It's Time To Stop Worrying
November 08, 2020 by Melvyn Tan
Our world, ever since COVID-19, has been changing even more rapidly and unpredictably.
If you find yourself worrying more than before, you need to know that's perfectly normal.
According to the World Economic Forum, we need to embrace the reality that no one has all the answers about how we should plan ahead.
In addition, some of us worry ourselves sick. That not only drain you emotionally, it also inhibits your ability to move forward.
If you are noticing a worrying pattern about worrying, here are three things you can do.
- Avoid mental multitasking. While being worried is perfectly normal, being worried all the time isn’t. Because being worried all the time is not only hollowing you out emotionally, it also inhibits you from moving forward.
- Make time to worry. Yes, you read that right. As it is normal to be worried, you ought to take some time to list down all your worries. I set aside some time every morning to write down my worries.
- Be present. For the rest of the time, being present is the best gift you can give yourself. As Master Oogway said, “Yesterday is history, tomorrow is a mystery, and today is a gift… that’s why they call it present”.
It's been said that laughter is the best medicine. Here's one for you:
Guy walks into a bar. Orders a drink. Bartender sees the guy keep snapping his fingers. Asks the guy, “Why’re you snapping your fingers?” Guy says, “It keeps the elephants away.” Bartender says, “But there aren’t any elephants.” Guy: “See? It works.”
The Right Mindset is Not Enough
Admittedly, Carol Dweck's book has given many a ray of hope. Having the growth mindset seems to be the enabler. However, a study of ultra-marathon runners seems to suggest otherwise. While having mental strength is a key factor, it is hardly the only predictor of success in the group. Likewise in business, sharpening your saw needs to be on your list of daily routine. Or is it?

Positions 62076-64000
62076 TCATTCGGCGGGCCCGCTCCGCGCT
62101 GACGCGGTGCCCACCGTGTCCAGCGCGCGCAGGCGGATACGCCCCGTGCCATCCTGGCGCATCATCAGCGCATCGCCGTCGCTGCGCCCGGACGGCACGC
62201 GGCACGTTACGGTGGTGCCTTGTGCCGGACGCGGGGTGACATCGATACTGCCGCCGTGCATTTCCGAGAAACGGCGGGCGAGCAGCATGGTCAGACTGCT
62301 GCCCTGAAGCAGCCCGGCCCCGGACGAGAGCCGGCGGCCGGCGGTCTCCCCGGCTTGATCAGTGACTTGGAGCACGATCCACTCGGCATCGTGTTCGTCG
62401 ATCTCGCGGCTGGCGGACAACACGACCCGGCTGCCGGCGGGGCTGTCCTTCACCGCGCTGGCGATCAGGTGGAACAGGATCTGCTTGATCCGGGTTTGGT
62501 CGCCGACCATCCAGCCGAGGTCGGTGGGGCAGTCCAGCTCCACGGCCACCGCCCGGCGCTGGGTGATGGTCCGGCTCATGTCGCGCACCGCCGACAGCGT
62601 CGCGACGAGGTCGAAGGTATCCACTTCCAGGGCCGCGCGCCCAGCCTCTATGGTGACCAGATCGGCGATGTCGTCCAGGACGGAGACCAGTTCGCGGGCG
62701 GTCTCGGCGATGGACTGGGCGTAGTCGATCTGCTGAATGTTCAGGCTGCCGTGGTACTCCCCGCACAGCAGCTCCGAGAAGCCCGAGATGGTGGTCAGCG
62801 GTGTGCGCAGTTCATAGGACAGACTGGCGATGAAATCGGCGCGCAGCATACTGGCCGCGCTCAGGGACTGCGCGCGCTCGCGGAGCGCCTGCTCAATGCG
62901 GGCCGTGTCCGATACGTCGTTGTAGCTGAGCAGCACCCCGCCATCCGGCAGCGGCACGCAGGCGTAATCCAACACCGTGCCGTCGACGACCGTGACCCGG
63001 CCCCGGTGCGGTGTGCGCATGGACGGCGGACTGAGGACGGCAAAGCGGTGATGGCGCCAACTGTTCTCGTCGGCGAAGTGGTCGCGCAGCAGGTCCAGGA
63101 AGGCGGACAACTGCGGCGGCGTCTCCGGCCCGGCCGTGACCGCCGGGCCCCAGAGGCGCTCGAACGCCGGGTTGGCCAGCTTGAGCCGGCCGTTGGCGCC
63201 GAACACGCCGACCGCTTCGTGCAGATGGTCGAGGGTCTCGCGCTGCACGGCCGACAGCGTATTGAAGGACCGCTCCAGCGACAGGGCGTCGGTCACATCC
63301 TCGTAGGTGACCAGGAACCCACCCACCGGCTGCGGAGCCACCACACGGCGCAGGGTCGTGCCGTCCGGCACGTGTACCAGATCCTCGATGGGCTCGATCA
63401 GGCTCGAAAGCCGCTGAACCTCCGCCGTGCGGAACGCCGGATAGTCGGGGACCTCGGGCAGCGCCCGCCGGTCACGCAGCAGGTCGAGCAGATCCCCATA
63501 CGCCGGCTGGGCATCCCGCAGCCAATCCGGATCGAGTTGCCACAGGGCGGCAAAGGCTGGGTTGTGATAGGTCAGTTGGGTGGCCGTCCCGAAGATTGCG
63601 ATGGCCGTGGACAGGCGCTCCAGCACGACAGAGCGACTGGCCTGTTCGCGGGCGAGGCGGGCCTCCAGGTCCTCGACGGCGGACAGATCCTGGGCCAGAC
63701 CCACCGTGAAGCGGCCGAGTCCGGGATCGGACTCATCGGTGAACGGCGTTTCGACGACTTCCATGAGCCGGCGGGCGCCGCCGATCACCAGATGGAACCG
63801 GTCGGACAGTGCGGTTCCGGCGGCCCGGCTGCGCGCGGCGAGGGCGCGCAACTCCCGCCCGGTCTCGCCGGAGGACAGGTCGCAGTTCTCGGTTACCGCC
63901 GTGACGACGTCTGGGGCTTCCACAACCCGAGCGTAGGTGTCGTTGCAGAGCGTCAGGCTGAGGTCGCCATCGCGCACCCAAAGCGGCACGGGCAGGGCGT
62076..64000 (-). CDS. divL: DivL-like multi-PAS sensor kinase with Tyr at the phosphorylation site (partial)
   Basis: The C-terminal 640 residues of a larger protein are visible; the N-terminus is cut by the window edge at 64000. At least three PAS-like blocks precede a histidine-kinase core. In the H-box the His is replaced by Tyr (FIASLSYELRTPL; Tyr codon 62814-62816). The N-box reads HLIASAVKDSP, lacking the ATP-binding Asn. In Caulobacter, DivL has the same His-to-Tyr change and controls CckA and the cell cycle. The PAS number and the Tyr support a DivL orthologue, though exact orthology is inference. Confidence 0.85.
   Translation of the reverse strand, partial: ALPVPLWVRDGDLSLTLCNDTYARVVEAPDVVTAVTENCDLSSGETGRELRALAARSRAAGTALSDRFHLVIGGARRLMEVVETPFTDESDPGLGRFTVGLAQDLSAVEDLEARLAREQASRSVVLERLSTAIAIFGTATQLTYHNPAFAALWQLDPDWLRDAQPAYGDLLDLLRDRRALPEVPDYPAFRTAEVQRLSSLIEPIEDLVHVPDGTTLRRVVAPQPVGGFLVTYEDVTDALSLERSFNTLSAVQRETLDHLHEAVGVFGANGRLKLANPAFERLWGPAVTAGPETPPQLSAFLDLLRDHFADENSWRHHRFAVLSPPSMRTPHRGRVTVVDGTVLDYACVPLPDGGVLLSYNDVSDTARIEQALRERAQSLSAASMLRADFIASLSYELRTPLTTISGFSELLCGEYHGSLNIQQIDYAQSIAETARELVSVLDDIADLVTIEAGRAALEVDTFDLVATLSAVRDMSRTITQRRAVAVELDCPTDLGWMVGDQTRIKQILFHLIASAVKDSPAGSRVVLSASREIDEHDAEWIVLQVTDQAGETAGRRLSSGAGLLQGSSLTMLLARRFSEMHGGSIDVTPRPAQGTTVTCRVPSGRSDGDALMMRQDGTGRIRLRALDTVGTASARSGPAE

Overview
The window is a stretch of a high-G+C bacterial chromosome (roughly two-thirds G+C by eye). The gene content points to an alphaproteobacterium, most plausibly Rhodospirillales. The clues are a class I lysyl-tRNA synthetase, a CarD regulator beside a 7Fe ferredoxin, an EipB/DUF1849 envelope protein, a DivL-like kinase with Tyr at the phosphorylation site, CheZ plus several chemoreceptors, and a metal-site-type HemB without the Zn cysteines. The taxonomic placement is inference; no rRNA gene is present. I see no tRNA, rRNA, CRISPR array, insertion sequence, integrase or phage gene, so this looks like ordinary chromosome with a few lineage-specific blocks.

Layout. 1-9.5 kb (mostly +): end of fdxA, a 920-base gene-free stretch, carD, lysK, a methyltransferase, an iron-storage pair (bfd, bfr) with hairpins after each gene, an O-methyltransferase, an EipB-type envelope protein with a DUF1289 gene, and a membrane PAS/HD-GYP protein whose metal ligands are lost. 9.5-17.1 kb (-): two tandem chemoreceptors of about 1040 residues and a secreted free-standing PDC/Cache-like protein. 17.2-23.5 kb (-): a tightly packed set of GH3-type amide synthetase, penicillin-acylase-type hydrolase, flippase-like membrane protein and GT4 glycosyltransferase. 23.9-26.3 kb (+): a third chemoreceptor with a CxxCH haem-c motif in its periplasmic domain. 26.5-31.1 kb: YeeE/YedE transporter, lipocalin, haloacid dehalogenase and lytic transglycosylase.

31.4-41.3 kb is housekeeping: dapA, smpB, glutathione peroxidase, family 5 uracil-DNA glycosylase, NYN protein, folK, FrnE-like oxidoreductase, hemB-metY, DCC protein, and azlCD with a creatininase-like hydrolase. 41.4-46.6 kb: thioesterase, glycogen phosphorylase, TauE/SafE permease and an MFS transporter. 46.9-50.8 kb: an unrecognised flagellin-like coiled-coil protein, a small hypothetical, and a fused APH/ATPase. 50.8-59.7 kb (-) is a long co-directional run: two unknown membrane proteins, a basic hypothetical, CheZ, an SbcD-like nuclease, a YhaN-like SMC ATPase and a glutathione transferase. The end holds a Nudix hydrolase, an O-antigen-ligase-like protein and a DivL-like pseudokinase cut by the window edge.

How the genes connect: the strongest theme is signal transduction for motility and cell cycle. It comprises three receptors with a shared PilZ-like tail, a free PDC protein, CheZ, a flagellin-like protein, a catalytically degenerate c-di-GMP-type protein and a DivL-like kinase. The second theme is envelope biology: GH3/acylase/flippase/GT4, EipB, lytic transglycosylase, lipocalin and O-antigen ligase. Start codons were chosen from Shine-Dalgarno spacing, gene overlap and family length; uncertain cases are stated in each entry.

Educating The Customer
The best way to earn a customer is to educate them. Aligned to the AIDA framework is the learning pathway of the consumer. The three phases include: cognitive, constructivist, and experiential. By creating content that maps to the learning pathway, the consumer can greatly benefit from this process, which in turn helps your business. Bear this three phases in mind as you start creating products for 2021 and beyond.
Not Just For The Crazy Ones
Apple's ads used to be the classic case studies for marketing, and perhaps psychology. Remember The Crazy Ones commercial? That was a brilliant campaign aimed at the very type of people who would not only choose the Mac but embrace it as a way of life.
Now Apple just want to appeal to Every One.
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